*Geek Box: The PCOS Diagnostic Evolution

*Geek Box: The PCOS Diagnostic Evolution

What is colloquially known as the “Rotterdam criteria” reflects the European Society for Human Reproduction and Embryology and the American Society for Reproductive Medicine [ESHRE/ASRM] report from 2003, and included:

  • A) High androgens, clinical oligo/anovulation [i.e., irregular/infrequent (oligo) or absence of (ano) menstrual cycles], and polycystic ovaries on ultrasound.
  • B) High androgens with clinical oligo/anovulation.
  • C) High androgens with polycystic ovaries present on ultrasound, but with ovulatory cycles.
  • D) Clinical anovulation with polycystic ovaries on ultrasound, but without high androgens.

This expanded the initial diagnostic criteria set out in 1990 by the National Institute of Health [NIH], which included:

  1. High androgens.
  2. Oligo/anovulation.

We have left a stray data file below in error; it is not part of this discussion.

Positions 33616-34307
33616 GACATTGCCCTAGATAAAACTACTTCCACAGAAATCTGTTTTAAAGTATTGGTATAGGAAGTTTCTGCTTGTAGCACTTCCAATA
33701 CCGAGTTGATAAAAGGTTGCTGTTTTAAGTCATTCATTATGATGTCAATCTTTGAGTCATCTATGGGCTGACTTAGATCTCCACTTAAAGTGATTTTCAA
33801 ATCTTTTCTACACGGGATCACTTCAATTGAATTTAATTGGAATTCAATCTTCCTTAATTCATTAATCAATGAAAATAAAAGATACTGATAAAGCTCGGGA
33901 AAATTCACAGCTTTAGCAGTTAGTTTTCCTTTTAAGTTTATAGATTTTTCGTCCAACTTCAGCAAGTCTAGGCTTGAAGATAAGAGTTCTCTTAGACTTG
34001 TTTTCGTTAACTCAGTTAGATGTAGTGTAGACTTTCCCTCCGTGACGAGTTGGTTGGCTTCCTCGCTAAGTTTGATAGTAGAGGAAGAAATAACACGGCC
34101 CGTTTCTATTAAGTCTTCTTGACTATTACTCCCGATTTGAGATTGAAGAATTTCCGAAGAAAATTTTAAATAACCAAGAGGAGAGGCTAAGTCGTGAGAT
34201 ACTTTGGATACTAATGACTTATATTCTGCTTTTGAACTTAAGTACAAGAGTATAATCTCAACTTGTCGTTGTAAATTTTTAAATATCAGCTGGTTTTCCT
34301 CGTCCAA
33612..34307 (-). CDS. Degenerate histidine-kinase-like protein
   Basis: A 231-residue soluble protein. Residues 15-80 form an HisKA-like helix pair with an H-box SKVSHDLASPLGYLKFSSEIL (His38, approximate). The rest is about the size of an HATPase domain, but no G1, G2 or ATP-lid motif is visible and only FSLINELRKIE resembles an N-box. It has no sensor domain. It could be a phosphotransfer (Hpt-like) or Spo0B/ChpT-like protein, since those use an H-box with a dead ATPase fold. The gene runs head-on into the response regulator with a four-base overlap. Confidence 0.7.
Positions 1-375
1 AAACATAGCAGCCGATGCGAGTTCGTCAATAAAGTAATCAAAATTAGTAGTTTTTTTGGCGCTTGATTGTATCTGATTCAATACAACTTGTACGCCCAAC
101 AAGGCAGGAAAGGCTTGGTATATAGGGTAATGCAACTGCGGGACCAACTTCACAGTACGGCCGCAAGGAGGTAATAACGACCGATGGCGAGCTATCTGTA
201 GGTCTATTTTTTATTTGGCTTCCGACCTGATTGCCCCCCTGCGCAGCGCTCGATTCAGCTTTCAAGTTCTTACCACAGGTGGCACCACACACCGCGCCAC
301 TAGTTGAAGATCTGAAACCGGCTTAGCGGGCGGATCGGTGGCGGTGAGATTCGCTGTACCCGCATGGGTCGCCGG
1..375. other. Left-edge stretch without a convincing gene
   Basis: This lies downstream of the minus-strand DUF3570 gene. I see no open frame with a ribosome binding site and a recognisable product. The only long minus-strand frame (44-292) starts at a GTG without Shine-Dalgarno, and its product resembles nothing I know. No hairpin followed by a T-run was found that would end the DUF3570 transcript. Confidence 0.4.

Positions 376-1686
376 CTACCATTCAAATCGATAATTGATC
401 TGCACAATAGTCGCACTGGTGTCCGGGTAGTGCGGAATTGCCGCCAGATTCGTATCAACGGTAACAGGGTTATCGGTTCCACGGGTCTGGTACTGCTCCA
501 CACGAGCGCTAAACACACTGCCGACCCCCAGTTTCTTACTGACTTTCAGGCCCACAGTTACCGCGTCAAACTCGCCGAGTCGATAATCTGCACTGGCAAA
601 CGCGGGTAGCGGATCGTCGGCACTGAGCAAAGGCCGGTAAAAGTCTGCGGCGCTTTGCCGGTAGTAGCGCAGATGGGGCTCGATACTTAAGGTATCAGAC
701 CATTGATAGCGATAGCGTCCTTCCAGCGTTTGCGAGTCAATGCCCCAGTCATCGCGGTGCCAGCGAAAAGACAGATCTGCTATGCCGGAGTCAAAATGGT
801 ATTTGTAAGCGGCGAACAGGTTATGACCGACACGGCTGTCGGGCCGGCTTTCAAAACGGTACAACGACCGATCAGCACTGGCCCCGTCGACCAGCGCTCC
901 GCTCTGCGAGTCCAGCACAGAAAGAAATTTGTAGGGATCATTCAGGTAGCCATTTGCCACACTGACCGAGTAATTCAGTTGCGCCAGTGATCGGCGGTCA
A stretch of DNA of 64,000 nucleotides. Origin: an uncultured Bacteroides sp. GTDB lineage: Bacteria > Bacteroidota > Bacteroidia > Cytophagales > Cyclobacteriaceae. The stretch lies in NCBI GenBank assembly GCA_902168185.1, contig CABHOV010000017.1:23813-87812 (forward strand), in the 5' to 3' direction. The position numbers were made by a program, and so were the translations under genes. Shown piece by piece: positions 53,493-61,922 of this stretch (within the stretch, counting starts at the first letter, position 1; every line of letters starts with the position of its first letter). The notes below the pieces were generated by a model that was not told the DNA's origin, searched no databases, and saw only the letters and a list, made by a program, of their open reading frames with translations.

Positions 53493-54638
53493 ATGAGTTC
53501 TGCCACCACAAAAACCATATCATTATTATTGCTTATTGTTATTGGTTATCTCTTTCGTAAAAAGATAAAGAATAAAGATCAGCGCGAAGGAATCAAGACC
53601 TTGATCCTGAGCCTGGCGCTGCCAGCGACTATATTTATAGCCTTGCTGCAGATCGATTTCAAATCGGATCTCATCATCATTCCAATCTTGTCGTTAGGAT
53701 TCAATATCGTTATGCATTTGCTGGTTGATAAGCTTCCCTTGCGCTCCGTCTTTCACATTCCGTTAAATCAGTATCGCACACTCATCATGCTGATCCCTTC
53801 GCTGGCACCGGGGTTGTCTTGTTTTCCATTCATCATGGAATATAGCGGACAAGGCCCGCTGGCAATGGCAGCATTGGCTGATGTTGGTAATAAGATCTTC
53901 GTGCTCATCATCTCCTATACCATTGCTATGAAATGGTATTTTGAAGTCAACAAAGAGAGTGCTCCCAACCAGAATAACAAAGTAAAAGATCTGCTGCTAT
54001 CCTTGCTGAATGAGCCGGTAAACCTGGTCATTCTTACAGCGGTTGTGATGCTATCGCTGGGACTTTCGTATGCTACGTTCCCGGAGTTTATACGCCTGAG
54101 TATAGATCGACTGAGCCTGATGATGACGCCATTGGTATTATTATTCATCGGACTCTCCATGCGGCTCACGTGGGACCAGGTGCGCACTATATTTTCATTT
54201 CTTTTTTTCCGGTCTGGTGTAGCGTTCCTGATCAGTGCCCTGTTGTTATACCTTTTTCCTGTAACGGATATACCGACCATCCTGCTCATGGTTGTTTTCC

3. Exclusion of known disorders.

Compared to the 1990 NIH criteria, what the Rotterdam criteria in effect added was two new PCOS phenotypes: one defined by women with ovulatory cycles but showing polycystic ovaries combined with elevated androgens, and the other defined by women with oligo/anovulatory cycles and polycystic ovaries but without elevated androgens.

Some have argued that the introduction of these additional phenotypes was premature. Others have argued that the complexity of PCOS requires a more expansive diagnostic criterion. The heterogeneity of PCOS presentations arguably lends more weight to the latter argument.